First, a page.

Honors Program

University Honors

Date of Award


Thesis Professor(s)

Jodi Polaha

Thesis Professor Department


Thesis Reader(s)

William Dalton III, Megan Quinn


Nationally, it has been estimated that 10 to 21% of children with psychosocial concerns are seen in primary care settings (Jellinek et al., 1999; McInerny, Szilagyi, Childs, Wasserman & Kelleher, 2000; Palermo et al., 2002). Often, however, children go undiagnosed with/treated for psychosocial concerns in pediatric primary care due to lack of physician time and poor referral rates to mental health providers. Evaluations of integrated care models, in which a behavioral health consultant is present in primary care practices, has shown to increase the availability of mental health services (Stancin, Perrin, & Ramirez, 2009). Using extant data from patient records extracted by a trained nurse, this study aims to assess practice scheduling habits and seasonal variation in behavioral health consultant (BHC) usage on days when a BHC is present versus non-BHC days in one rural pediatric office over the course of four years. This study aims to evaluate economic efficiency based on the number of patients scheduled per day. It is hypothesized that the presence of an onsite BHC will increase patient volume and, thus, economic efficiency. Information gathered from the clinic’s electronic scheduling system included: 1) the number of patients scheduled on a BHC day and 2) the number of patients scheduled on a non-BHC day for each week of the BHC’s employment. These data—both overall and by year and season—were analyzed using one-way ANOVA and post hoc Tukey testing. There were no significant differences in scheduled patient volume found between the day types overall. However, yearly analysis revealed significant differences between 2010 and 2012, 2013, and 2014 on BHC days and between 2010 and 2014 on non-BHC days. When examined by season, significant differences were found between Fall/Winter and Spring/Summer on both day types in post hoc Tukey testing. These findings have important implications for the trajectory of benefits provided by a BHC in a rural integrated care model.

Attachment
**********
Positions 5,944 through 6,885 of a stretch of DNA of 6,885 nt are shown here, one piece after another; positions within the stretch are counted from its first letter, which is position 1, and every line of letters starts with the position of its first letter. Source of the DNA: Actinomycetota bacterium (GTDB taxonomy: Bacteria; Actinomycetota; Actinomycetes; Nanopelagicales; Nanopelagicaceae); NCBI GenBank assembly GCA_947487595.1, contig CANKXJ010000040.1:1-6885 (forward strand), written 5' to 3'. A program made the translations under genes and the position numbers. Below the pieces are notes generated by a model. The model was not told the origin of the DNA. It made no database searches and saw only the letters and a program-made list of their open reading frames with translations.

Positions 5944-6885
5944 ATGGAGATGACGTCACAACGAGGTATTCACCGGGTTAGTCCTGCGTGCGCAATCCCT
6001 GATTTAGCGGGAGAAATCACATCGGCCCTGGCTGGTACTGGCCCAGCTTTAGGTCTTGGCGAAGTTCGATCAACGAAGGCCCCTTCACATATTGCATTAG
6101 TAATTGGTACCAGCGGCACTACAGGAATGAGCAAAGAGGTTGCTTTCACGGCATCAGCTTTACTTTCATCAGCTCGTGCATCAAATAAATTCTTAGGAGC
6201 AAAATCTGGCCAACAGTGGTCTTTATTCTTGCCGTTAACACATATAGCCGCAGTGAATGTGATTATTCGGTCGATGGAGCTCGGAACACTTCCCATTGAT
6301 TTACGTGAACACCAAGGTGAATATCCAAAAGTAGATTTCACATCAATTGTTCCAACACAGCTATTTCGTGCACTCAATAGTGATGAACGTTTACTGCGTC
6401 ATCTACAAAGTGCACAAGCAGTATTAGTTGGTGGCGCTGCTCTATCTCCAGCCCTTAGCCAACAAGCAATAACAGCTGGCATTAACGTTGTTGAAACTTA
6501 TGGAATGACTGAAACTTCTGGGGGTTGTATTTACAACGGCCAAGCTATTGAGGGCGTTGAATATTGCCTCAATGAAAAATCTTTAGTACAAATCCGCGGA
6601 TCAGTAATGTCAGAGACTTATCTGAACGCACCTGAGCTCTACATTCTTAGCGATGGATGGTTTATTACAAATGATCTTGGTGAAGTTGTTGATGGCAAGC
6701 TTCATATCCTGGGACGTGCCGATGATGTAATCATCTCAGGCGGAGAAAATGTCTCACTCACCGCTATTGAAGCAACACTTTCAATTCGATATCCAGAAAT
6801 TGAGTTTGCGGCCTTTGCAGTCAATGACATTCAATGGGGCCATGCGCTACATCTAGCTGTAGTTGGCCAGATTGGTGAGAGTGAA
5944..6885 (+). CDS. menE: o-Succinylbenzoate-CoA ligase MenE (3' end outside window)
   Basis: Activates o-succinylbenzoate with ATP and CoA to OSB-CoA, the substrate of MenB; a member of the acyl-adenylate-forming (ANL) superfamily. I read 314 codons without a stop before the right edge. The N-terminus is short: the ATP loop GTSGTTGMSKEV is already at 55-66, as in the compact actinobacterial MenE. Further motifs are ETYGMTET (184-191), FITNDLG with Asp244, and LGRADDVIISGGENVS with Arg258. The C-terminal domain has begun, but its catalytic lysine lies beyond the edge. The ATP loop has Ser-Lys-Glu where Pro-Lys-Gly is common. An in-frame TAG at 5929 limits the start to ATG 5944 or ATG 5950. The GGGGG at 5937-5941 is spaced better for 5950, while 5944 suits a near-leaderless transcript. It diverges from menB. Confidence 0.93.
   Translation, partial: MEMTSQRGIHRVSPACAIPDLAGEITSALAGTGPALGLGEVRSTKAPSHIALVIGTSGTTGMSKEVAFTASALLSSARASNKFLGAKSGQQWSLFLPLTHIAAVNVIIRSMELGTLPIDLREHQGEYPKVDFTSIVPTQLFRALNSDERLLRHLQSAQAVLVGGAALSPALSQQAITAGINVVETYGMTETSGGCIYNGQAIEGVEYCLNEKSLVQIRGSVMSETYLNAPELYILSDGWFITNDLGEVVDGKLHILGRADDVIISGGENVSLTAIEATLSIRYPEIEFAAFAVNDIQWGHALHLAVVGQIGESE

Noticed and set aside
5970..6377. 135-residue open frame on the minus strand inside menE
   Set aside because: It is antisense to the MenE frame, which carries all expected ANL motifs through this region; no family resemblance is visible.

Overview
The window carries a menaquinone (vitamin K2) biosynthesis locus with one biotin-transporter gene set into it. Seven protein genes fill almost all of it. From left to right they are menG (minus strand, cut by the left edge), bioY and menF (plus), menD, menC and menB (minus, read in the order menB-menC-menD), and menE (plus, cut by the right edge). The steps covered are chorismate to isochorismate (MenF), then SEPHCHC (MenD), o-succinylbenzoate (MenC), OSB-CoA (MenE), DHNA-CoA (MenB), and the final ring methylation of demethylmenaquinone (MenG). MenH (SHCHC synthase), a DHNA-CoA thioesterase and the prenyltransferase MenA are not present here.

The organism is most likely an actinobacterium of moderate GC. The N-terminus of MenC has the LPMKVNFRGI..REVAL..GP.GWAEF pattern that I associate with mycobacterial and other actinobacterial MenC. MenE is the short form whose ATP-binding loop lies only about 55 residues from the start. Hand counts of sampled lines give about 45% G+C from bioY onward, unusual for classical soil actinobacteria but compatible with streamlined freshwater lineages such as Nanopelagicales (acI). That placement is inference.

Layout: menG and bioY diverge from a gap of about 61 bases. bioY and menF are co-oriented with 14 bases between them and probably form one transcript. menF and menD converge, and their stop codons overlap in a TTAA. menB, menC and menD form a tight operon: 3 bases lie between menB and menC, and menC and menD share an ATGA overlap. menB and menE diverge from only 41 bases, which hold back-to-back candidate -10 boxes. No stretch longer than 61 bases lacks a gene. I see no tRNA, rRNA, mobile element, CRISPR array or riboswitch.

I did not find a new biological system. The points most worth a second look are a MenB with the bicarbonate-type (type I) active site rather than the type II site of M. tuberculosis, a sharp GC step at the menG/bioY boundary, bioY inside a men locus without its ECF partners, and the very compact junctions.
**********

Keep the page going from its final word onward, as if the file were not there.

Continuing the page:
Document Type

Honors Thesis - Withheld

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